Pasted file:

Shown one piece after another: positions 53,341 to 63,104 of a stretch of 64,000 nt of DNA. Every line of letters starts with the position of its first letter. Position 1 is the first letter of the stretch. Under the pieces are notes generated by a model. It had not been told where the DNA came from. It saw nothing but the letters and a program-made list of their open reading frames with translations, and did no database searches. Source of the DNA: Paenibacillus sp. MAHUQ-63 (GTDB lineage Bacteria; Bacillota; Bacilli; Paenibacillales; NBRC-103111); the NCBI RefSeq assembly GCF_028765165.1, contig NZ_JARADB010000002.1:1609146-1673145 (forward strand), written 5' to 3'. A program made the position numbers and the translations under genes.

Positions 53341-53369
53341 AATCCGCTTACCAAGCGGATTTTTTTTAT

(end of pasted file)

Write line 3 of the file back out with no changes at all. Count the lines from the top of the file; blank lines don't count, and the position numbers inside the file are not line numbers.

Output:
53341 AATCCGCTTACCAAGCGGATTTTTTTTAT